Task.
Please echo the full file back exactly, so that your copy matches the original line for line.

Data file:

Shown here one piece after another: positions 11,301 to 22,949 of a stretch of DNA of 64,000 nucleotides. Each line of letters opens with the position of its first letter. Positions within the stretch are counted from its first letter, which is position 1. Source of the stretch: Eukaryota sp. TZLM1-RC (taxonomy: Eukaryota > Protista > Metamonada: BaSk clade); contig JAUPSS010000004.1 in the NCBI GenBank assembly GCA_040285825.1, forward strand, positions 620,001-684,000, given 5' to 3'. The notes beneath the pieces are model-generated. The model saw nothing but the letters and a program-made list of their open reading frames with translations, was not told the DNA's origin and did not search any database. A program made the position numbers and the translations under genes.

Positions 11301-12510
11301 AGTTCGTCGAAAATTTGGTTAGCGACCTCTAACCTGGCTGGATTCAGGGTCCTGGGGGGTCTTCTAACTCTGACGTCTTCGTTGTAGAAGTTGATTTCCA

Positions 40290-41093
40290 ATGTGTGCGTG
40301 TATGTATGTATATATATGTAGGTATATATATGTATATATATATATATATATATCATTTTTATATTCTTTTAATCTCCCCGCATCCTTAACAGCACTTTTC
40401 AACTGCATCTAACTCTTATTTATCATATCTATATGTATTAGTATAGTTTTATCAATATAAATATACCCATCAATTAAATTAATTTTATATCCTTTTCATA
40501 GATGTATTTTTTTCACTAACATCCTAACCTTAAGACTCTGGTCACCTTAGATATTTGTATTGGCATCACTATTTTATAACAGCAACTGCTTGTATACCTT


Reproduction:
Shown here one piece after another: positions 11,301 to 22,949 of a stretch of DNA of 64,000 nucleotides. Each line of letters opens with the position of its first letter. Positions within the stretch are counted from its first letter, which is position 1. Source of the stretch: Eukaryota sp. TZLM1-RC (taxonomy: Eukaryota > Protista > Metamonada: BaSk clade); contig JAUPSS010000004.1 in the NCBI GenBank assembly GCA_040285825.1, forward strand, positions 620,001-684,000, given 5' to 3'. The notes beneath the pieces are model-generated. The model saw nothing but the letters and a program-made list of their open reading frames with translations, was not told the DNA's origin and did not search any database. A program made the position numbers and the translations under genes.

Positions 11301-12510
11301 AGTTCGTCGAAAATTTGGTTAGCGACCTCTAACCTGGCTGGATTCAGGGTCCTGGGGGGTCTTCTAACTCTGACGTCTTCGTTGTAGAAGTTGATTTCCA

Positions 40290-41093
40290 ATGTGTGCGTG
40301 TATGTATGTATATATATGTAGGTATATATATGTATATATATATATATATATATCATTTTTATATTCTTTTAATCTCCCCGCATCCTTAACAGCACTTTTC
40401 AACTGCATCTAACTCTTATTTATCATATCTATATGTATTAGTATAGTTTTATCAATATAAATATACCCATCAATTAAATTAATTTTATATCCTTTTCATA
40501 GATGTATTTTTTTCACTAACATCCTAACCTTAAGACTCTGGTCACCTTAGATATTTGTATTGGCATCACTATTTTATAACAGCAACTGCTTGTATACCTT